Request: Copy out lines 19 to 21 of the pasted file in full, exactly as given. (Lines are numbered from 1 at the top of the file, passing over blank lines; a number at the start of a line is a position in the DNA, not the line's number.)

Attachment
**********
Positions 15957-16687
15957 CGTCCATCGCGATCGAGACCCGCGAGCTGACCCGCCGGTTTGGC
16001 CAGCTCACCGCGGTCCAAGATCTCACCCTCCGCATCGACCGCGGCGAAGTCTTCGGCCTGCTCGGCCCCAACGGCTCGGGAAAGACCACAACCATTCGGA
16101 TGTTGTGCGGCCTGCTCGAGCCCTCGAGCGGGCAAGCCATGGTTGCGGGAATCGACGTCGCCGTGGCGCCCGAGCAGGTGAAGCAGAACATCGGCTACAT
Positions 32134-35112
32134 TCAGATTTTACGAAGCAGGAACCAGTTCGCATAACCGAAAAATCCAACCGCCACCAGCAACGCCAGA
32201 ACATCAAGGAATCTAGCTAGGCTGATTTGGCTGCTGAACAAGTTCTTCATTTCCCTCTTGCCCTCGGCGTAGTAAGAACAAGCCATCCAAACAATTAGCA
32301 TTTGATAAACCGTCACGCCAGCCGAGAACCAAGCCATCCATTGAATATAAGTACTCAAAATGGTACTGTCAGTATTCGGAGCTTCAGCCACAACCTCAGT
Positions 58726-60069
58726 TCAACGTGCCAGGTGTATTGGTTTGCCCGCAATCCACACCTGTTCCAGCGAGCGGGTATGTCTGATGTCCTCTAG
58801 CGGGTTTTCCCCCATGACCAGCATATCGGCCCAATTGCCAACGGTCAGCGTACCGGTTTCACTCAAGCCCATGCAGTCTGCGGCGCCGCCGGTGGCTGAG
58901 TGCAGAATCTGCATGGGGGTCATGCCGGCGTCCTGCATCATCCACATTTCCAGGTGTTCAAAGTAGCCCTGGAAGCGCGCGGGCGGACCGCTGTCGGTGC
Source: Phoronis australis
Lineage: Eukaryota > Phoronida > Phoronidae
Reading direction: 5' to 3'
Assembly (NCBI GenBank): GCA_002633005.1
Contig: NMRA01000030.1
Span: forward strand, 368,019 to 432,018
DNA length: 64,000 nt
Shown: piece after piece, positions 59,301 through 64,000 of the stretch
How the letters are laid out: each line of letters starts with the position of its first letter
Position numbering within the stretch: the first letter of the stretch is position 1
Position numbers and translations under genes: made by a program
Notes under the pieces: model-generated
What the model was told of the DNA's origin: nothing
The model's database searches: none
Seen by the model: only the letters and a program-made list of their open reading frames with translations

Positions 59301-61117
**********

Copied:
DNA length: 64,000 nt
Shown: piece after piece, positions 59,301 through 64,000 of the stretch
How the letters are laid out: each line of letters starts with the position of its first letter